There was also a fear of the thoughts getting worse if I said them out loud, and a vague sense that this could somehow lead to me completely falling apart. I imagined myself trying to put into words the way I was feeling and being emotionally overwhelmed by the effort of doing so.
Fear of not being understood
I feared not being able to articulate clearly what was going on in my mind and not being understood. The prospect of attempting, and failing, to communicate how I was feeling was quite frightening. I felt the best strategy was to try to make sense of what I was experiencing alone.
Not knowing how to initiate the conversation
As a psychologist, this really shouldn't have been something I had a problem with - but I did. When should I do it? Where? With who? I know I was just making up excuses, but the right time just never seemed to come up.
Wanting to hold something back - to be used only as a last resort
I didn't want to tell someone and things not get better. The thought of opening up but the situation not improving was quite terrifying. What would I do then?
I wanted to keep this final card close to my chest, only playing it if and when I absolutely had to. It was like not wanting to take a paracetamol until your headache gets really bad. The problem with this approach is that, by the time the pain is bad enough to warrant that paracetamol, it might have become a migraine. And by then it's a lot harder to deal with.
A conviction that talking about it couldn't change anything anyway
In my case, I felt that I was seeing the world more clearly than I'd ever done. I was preoccupied by what I believed to be fundamental truths about life that could not be questioned. For this reason, I was utterly convinced that there was nothing anyone could say that could possibly change the way I was feeling.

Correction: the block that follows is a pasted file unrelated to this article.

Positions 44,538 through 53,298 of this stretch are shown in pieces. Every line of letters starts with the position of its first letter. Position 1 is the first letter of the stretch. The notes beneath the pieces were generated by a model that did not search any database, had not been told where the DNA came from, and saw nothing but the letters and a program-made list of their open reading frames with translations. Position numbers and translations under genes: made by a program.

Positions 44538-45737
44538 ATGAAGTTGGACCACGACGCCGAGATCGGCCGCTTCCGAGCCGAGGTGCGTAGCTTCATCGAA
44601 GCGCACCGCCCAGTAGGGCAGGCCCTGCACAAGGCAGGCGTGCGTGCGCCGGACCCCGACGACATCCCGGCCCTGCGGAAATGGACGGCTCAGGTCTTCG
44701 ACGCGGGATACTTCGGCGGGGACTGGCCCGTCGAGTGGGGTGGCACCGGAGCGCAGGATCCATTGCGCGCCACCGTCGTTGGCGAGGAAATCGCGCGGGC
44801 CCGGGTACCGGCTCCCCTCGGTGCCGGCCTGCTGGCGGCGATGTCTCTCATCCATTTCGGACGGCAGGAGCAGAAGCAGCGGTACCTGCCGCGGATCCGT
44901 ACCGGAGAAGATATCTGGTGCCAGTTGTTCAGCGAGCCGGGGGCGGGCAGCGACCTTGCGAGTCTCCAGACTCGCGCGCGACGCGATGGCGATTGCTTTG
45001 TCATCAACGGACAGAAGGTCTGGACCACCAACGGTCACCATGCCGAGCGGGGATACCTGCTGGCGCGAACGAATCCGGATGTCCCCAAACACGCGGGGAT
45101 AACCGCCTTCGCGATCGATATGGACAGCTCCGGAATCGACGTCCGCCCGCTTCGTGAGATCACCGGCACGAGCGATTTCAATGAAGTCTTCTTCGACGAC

Fear of passing on problems to someone else
Because I was convinced that these truths were at the root of my anxiety, I strongly believed that if I told anyone else, that they would inevitably start to feel the same way. The last thing I wanted was to be responsible for that.
Not wanting to be a mental health cliché
It's fantastic that many people now do feel able to talk openly about their mental health issues and about episodes of depression they've experienced or their ongoing battle with anxiety. I applaud, and am slightly in awe of, such people.
Nonetheless, when it came to me, I felt like people might think I was jumping on some mental health bandwagon. I thought I'd be labeled as just the most recent person to 'be depressed'.
Five years on I've come out the other side of this experience. My fear that I would feel that way for the rest of my life has proved not to be true. I now know that what can seem like a hopeless situation need not necessarily be.
In this article I've listed the reasons why I found it difficult to talk about my state of mind. I've no doubt there are countless other reasons why people, both men and women, find it difficult to talk about emotional distress.
I think there is an urgent need to try to unpick as many of these reasons as possible. If we are going to encourage people to open up, particularly when they are struggling with suicidal thoughts and feelings, we need to better understand why they aren't doing so at the moment.
With improved understanding, we can address these reasons. And perhaps more people will then find the courage that is so desperately needed - to talk.Suggest a correction